Taipei Takeover: Japanese Whisky and House Infusions at Wa Shu

House Infusions and Distillations at Wa Shu bar in Taipei, Taiwan

"Have you thought about what flavor you would like to try next?" the bar back asked.

It was all I HAD thought about since ordering my first cocktail, an Old Fashioned made with a house infused smoked whisky. Dan had been the one to originally ask about the bottle labeled "Smoky" but after hearing the description of the cocktail he turned to me with a questioning look, knowing it was right up my alley. Next he asked about the cedar bottle which it turned out was used to make a Manhattan. These are each our cocktails of choice, so we were immediately off to a good start.

"Ummm" I tore my eyes away from the collection of Japanese whisky bottles three deep behind the bar, covering shelves around the room and snuggled into roof beams.

"Is that one Jalapeno Pepper?"

He furrowed his brow.

"Japanese Pepper?" Dan chimed in.

"Yes!"

Even better. He left to consult with the bartender over what kind of drink would be made with the Japanese Pepper whisky. Dan chose a Taiwanese Basil house distillation.

My smoky Old Fashioned bordered on just a little too much smoke, especially since the bite the friendly Taiwanese bar back had suggested with it was a smoked chocolate caramel that seemed a little too matchy matchy. The chocolate caramel with the pine infused Manhattan on the other hand, tasted like campfire in the best way imaginable.

He came back over.

"The Japanese Pepper we will use to make a sort of whisky sour. For the Taiwanese Basil we will also make a sour with a little bit of spice. After this drink, all our customers ask for fried chicken because Taiwanese chicken is made with a lot of this basil and spicy peppers"

We laugh and also ask where we can get some of this chicken because fried chicken with basil and spicy peppers is all I want to eat all day every day.

"Oh you know, just from the side of the road"

We have clearly spend our days in Taiwan on the wrong roads.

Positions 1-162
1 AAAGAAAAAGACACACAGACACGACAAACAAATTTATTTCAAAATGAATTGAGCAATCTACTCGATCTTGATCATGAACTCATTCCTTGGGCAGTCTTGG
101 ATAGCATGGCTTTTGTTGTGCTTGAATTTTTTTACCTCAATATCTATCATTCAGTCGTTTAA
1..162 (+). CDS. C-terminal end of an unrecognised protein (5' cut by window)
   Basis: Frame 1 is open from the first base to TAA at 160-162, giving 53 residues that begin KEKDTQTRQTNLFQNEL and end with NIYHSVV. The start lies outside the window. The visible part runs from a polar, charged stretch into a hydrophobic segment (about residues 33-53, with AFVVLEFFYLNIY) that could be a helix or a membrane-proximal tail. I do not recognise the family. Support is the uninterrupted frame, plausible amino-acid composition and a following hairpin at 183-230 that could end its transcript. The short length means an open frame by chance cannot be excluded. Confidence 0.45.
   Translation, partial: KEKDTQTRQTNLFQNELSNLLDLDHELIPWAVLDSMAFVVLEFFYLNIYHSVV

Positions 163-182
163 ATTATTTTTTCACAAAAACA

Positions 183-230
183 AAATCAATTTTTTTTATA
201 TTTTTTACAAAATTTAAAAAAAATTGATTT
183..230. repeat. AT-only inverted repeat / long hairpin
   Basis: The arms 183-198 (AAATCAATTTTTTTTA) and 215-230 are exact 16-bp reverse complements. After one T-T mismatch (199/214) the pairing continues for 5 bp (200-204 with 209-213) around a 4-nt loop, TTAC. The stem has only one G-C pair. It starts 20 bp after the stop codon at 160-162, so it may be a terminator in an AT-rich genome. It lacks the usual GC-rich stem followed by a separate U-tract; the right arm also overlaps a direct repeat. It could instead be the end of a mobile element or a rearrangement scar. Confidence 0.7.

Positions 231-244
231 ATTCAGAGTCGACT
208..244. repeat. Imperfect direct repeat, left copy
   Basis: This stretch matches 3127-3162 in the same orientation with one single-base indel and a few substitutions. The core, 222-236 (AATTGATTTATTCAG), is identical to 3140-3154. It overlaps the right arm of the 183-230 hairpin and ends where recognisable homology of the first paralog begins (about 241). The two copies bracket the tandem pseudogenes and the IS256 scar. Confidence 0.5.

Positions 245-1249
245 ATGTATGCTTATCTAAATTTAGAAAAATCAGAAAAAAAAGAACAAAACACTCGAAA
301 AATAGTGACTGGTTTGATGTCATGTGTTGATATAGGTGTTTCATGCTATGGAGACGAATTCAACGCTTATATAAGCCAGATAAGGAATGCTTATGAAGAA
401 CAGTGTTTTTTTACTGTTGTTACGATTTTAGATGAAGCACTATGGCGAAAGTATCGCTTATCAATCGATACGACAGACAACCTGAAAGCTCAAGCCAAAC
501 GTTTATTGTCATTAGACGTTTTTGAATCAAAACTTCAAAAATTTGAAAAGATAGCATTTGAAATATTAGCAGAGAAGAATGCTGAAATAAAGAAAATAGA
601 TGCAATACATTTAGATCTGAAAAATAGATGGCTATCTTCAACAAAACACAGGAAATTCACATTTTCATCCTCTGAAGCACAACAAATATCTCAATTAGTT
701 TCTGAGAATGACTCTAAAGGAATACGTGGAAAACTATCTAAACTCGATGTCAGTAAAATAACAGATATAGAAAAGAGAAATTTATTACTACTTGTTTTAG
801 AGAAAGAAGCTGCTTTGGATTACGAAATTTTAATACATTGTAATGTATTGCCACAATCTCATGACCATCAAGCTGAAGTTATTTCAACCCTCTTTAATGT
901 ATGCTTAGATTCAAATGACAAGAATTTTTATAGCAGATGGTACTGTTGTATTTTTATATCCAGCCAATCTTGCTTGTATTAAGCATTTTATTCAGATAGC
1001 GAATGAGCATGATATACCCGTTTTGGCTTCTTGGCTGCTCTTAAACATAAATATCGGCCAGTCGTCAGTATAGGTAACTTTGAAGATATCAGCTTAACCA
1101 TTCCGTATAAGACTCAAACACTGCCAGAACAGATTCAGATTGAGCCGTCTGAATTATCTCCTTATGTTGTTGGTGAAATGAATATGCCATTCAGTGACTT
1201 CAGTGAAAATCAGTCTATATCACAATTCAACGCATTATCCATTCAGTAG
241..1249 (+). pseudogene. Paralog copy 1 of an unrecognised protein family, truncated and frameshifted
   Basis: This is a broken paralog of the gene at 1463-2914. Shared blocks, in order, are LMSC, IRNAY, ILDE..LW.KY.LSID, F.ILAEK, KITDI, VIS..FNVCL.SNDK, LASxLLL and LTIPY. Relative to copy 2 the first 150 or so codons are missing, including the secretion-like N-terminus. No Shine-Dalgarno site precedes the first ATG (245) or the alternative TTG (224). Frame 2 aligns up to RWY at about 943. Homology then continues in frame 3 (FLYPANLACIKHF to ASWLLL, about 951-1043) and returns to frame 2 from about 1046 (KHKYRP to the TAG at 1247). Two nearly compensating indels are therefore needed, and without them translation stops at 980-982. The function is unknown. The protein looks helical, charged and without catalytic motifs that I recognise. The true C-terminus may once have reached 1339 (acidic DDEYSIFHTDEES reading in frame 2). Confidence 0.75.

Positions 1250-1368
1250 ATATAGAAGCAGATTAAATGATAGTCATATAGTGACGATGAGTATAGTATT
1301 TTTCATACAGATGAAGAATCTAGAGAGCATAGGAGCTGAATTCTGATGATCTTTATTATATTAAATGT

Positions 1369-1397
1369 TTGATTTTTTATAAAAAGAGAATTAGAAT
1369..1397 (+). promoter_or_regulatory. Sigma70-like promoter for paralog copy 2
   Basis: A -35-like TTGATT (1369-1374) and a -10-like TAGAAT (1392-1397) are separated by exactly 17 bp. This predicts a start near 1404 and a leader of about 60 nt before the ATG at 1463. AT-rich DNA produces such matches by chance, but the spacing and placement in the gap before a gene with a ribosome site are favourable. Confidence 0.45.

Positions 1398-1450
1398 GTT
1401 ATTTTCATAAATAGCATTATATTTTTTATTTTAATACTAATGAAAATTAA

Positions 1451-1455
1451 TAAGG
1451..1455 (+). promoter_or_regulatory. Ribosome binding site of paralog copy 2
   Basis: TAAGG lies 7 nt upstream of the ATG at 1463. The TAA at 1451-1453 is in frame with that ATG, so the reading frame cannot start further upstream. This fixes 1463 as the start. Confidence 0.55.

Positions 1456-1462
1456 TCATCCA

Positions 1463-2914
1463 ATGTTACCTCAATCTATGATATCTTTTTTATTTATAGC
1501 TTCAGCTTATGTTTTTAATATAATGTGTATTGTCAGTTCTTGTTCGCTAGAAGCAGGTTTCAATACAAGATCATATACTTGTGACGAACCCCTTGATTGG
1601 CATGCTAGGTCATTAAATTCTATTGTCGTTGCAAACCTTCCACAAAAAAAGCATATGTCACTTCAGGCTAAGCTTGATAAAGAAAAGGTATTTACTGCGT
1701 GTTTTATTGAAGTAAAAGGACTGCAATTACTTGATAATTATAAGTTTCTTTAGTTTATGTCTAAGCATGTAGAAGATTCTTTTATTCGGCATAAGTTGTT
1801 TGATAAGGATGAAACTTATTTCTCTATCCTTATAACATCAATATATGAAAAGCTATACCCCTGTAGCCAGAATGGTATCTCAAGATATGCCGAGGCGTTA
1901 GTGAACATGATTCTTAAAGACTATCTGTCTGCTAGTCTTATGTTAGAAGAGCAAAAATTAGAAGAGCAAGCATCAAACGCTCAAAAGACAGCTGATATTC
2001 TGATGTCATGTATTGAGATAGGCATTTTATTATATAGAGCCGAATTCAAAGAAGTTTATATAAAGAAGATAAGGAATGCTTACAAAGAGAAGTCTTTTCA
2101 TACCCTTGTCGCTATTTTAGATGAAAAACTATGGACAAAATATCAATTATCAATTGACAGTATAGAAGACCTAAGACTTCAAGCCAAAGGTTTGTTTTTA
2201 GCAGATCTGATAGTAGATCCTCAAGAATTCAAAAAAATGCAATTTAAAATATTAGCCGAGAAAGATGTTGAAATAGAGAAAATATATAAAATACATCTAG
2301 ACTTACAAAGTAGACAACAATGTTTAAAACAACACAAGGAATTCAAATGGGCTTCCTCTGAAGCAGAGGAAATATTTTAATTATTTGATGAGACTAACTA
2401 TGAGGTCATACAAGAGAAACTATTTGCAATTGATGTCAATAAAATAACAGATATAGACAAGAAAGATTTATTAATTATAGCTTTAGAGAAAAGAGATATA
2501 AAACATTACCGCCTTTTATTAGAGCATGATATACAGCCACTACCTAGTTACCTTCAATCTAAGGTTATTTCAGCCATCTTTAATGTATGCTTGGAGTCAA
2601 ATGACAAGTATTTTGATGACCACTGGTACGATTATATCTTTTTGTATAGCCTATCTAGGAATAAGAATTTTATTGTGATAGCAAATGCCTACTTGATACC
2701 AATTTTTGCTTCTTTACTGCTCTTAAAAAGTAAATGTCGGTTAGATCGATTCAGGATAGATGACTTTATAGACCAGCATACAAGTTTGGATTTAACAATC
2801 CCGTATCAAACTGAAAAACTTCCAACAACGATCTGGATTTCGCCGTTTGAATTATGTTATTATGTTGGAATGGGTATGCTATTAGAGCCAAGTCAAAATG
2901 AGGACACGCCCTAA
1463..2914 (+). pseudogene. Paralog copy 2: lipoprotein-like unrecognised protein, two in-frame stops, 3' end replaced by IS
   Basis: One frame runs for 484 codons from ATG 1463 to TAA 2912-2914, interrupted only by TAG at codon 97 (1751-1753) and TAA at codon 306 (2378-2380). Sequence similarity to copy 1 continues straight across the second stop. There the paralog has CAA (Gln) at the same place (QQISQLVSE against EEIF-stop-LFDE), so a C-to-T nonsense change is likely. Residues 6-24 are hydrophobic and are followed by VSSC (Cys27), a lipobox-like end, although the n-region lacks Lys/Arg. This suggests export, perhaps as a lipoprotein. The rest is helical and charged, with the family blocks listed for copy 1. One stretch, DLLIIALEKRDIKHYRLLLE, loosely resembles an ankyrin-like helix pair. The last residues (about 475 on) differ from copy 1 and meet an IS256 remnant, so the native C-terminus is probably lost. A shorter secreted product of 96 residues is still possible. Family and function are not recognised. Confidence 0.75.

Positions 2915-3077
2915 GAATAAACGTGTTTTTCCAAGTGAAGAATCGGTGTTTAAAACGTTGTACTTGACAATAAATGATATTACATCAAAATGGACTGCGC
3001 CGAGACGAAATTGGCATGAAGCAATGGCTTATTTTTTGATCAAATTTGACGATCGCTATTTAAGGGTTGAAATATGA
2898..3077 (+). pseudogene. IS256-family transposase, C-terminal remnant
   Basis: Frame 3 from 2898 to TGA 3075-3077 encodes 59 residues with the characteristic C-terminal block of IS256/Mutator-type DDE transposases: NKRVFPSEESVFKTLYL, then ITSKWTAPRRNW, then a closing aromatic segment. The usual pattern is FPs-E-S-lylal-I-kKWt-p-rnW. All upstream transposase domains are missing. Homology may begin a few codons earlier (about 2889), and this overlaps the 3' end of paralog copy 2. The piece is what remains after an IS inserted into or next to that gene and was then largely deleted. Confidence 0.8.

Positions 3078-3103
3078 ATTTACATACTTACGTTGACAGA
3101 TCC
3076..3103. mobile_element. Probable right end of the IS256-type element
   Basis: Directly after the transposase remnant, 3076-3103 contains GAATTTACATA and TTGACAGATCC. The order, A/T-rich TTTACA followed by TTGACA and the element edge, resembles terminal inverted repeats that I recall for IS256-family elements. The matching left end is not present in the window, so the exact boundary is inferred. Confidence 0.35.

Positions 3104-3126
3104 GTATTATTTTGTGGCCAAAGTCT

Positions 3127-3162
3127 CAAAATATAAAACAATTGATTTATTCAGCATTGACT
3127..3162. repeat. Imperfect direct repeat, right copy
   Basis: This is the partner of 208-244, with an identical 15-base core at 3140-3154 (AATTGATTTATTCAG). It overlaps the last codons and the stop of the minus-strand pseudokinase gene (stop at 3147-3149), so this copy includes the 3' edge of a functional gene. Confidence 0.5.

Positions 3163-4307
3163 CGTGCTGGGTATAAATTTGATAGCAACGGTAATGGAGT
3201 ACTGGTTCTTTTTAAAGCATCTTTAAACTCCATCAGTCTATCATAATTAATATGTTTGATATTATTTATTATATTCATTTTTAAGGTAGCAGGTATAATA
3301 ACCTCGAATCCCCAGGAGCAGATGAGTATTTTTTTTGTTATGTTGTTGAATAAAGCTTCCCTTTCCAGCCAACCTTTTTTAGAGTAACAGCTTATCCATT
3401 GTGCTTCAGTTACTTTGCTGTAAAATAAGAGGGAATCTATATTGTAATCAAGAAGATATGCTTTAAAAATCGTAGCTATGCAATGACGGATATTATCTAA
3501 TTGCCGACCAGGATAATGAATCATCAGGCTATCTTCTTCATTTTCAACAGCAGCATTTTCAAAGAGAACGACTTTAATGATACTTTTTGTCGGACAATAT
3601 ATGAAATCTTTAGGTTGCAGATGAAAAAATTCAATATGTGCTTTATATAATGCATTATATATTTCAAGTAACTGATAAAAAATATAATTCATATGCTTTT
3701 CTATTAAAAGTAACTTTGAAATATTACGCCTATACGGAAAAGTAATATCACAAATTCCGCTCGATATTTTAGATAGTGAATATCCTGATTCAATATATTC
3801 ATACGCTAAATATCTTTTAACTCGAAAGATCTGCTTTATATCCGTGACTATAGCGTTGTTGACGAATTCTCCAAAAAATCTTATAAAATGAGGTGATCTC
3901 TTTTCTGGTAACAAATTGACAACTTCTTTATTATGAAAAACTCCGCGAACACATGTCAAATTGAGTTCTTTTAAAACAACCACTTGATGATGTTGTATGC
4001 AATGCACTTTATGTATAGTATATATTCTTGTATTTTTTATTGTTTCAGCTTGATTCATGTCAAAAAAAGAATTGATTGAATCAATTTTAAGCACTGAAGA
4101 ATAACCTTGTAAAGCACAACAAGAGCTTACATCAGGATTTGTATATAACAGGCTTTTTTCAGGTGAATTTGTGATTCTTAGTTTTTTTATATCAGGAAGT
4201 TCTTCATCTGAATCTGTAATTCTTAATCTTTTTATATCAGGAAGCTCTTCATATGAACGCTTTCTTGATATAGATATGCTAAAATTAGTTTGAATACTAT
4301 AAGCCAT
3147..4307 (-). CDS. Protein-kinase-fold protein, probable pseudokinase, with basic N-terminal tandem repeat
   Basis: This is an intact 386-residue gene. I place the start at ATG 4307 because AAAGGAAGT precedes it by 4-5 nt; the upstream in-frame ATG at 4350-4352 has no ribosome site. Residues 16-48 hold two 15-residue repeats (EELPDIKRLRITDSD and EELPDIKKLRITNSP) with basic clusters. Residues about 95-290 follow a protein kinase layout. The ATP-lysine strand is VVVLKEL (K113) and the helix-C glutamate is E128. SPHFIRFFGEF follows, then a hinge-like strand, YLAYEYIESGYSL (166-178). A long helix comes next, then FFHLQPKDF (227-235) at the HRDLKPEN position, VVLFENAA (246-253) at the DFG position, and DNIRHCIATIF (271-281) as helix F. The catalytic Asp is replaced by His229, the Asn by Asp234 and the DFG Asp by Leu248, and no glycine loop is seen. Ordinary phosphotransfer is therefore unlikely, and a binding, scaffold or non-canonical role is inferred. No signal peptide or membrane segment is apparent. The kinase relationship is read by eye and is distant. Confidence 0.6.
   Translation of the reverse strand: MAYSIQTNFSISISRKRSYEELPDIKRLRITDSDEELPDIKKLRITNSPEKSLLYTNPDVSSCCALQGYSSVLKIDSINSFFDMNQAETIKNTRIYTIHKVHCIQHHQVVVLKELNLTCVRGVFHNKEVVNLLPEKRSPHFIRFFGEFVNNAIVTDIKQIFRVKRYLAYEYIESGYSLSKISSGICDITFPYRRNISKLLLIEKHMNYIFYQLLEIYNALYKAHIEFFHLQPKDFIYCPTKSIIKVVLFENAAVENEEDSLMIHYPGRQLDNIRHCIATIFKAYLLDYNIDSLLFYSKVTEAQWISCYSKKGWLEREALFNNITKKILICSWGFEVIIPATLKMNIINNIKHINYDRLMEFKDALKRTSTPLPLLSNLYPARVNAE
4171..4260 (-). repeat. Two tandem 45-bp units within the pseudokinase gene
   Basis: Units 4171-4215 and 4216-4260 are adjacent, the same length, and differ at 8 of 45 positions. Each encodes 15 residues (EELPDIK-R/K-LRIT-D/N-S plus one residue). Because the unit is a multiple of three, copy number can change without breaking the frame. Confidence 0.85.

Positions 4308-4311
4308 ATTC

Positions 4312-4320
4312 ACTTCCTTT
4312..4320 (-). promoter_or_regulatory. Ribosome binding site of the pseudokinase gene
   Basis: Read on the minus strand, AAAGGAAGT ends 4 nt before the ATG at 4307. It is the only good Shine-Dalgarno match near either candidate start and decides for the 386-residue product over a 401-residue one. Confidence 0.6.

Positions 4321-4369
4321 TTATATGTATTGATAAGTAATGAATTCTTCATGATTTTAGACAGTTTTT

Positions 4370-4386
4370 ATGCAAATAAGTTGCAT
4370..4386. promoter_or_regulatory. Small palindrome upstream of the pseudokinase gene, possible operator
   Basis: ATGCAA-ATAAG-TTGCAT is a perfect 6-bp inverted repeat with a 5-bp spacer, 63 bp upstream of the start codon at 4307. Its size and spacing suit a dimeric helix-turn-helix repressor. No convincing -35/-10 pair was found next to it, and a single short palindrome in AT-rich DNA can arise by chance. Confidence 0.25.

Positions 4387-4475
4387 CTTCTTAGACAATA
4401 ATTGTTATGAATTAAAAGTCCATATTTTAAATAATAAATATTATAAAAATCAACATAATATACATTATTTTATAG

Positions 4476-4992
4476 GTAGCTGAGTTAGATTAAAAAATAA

For this drink the Japanese bartender/owner comes over to prepare the drink in front of us. Until this point he's been busy with the business of setting up the bar for the evening, as we were the first customers. I thought maybe he didn't speak English since the menu was offered in Japanese and Chinese and we were relying heavily on the bar back who didn't seem to know the purpose of each liquor yet but I was wrong.

"Do you know what Japanese pepper is?" he asked.

"Is it sansho?"

"Yes," he gave a slight approving nod, continuing to pluck basil and mix efficiently while speaking with us. "It will leave a quite distinct flavor on your tongue, do you like it?"

"Very much"

The mixing continued, stirring in two cocktail shakers and then into a blender with some ice.

"Are there any bars like this in New York?" a note of pride in his voice.

The owner had been listening to our conversations with his employee. As always, we had explained that we were from New York but live in Seoul.

"No. I don't think so. There are bars that do maybe five or so of their own infusions, but nothing like this."

"They don't do their own distillations?"

"I don't know any. I don't think so"

"Tokyo the infusion are quite good but not so much the distillations"

He sets our drinks on the counter and I make a mental note to ask him for Tokyo bar recommendations for whenever we find ourselves there next. A mental note I will completely forget until we're on our way home.

I'm happy to not that my sour has the foam indicative of being made with egg white even though I hadn't been paying enough attention to see him put one in. The blended ice adds even a bit more thickness but not so much that it would qualify as a frozen drink. The cocktail is tart but creamy from the frothed white and the sansho pepper is strong but not overwhelming. I definitely get a bit of tongue tingle. Dan is happy with his basil sour but doesn't love it as much as he had loved his Manhattan.